This weekend marks the opening of the Marietta Square Farmers Market which takes place on Saturday between 9a-12n. This is your chance to buy locally grown food, and locally produced delicacies, such as organic dog biscuits, lcoal honey, soaps, candles among some things available. While there, make sure you stop by the booth of my brother and sister-in-law (Scott and Glendy) and sample their wonderful Jalopy Jelly , jellies made using jalopenos, mangos and peaches.
What is “May-retta” you may ask? Apparently this is considered the traditional pronunciation of the city Marietta, which is currently pronounced as Mary-etta. However, I grew up in Marietta, and I rarely heard it pronounced May-retta by natives!
SOME QUICK HISTORICAL FACTS OF MARIETTA\
Marietta is older than Atlanta, with the first plot laid out in 1833.
It is the county seat for Cobb County, named for US Supreme Court Judge Thomas Willis Cobb.
Marietta is named after the wife of Judge Cobb, Mary Cobb.
The town was selected at the base for the Western and Atlantic Railroad.
John Glover arrived in 1948 and was elected mayor, when it was incorporated in 1852. Glover Park is named for him.
During the 1850’s, fire destroyed much of the city three times.
The city played a crucial part in the civil war, with the Andrews Raiders boarding The General, which led to the Great Locomotive Chase. Read more here
Sherman invaded Marietta in the summer of 1864, and General Kilpatrick set fire to it in November of 1864, beginning Sherman’s March to the Sea.
Leo Frank was lynched at Frey’s Gin in 1913 (which was located across the street from my kindergarten), allegedly for the murder of Mary Phagan. This incident led to the founding of the Anti-Defamation League. No one was ever prosecuted for the lynching, but rumors have long hounded Marietta families. Read more of the story here.
As a child, I remember the following things happening in Marietta:
On Halloween, 1963, Atherton Drugs (located on the square) exploded while people were shopping for their costumes. Attributed to a build up gases, 6 people were killed. I remember everybody going downtown and standing silently around the empty shell.
The Big Chicken – built in 1963
need i saw more????
Across the street from The Big Chicken was The Thrift Market, which eventually became K-Mart. I remember going to the grand opening and watching the ribbon cut by Jayne Mansfield.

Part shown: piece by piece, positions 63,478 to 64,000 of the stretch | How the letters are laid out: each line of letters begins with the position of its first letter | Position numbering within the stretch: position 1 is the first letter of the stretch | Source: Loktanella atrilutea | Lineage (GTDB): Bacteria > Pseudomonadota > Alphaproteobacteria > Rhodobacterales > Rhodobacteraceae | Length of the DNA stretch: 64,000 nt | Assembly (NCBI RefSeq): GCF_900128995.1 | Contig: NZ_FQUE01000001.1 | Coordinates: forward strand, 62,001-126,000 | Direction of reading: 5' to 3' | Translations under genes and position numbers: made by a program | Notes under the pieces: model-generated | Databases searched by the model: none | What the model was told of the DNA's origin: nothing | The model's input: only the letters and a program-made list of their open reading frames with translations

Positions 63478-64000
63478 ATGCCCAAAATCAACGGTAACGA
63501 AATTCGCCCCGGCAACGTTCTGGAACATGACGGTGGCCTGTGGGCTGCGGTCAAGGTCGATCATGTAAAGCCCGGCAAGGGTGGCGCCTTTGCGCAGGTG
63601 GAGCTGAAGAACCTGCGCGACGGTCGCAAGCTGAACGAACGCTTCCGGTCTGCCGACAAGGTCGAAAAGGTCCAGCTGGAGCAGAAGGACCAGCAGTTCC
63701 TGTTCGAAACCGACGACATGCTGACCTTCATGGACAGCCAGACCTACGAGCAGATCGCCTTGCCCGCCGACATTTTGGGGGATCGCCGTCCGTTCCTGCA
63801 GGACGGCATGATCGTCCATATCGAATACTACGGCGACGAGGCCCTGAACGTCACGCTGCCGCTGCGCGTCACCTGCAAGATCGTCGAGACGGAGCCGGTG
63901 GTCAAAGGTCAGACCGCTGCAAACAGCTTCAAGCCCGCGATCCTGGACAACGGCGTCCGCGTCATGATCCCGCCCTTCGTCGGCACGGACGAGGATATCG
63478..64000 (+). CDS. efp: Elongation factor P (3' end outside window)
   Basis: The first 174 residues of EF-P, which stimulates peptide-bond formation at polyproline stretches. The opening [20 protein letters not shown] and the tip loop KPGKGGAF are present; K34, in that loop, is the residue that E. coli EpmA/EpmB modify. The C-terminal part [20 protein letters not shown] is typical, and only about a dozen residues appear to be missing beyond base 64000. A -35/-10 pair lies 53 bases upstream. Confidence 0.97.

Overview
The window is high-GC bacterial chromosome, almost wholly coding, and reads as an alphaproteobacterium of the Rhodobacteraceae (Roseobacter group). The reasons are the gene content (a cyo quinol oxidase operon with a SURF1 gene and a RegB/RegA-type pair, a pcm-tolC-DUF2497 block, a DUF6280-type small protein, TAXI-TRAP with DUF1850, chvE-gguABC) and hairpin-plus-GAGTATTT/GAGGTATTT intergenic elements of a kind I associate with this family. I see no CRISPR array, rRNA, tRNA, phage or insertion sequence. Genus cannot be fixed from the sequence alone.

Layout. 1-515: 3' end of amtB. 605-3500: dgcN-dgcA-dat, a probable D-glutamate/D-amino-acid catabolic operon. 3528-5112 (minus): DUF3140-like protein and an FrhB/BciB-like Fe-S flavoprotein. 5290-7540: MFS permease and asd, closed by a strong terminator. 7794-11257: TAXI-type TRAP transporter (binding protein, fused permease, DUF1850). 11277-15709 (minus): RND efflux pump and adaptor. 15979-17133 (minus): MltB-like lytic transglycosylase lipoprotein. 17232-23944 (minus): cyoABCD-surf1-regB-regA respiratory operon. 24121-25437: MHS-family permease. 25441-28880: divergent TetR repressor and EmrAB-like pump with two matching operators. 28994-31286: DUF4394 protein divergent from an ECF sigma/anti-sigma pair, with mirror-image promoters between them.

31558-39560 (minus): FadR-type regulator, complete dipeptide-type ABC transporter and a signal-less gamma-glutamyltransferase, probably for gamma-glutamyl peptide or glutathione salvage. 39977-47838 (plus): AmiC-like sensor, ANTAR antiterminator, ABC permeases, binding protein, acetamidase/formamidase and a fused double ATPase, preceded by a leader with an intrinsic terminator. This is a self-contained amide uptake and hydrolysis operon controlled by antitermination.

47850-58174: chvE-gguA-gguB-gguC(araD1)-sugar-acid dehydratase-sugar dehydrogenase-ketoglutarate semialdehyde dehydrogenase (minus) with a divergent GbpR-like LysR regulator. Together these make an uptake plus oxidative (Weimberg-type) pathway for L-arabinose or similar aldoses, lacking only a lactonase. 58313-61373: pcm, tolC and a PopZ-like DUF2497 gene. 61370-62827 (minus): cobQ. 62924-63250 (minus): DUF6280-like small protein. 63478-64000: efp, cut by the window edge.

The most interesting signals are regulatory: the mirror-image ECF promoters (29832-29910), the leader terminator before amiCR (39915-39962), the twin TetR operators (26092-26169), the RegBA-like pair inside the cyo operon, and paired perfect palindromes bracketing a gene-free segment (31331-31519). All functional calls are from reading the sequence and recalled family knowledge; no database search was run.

There are other memories, Parkaire Field Airport, Varner’s Drive-in Restaurant, the list goes on and on.
So – come out this weekend and visit historic Marietta, and stop in to see me, Scott & Glendy, Traci and Laura!!!!!
I will have a booth this weekend at the INMAN PARK FESTIVAL (4/24-25). As many of you know, this is one of the most unique and fun festivals in Atlanta, complete with a funky parade on Saturday. But, do you know anything about the history of this historic neighborhood?
Because the lots were first auctioned off in 1889, Inman Park is considered the first suburb developed in Atlanta.
The Battle of Atlanta was fought primarily along the swatch of land from the Carter Center on through Inman Park to Dekalb Avenue. (see The Atlanta Cyclorama.
Inman Park was originally developed by local entrepreneur Joel Hurt. He envisioned a country-like neighborhood adjacent to a business district. He managed to achieve this by having larger lots, curving streets and open park areas (this was to be repeated several years later in Druid Hills, also originally developed by Joel Hurt).
When the neighborhood proved to be popular, more land was acquired by Joel Hurt and Samuel Inman, a financier and cotton broker for whom the neighborhood was named. Prominent Atlanta families made Inman Park their home, including Asa Candler,the founder of Coca-cola, who called his home Callan Castle. (pictured below)
Because this area was home to so many prominent Atlanta families, easy access to downtown Atlanta was needed.. Thus, one of the nation’s first streetcar systems was founded by Joel Hurt, running from downtown to the Trolley Barn (pictured below), which stands today on Edgewood Avenue, one block south of the Inman Park Marta Station.
10 acres were set aside and Springvale Park was landscaped, complete with Crystal Lake. This became THE place to live in Atlanta.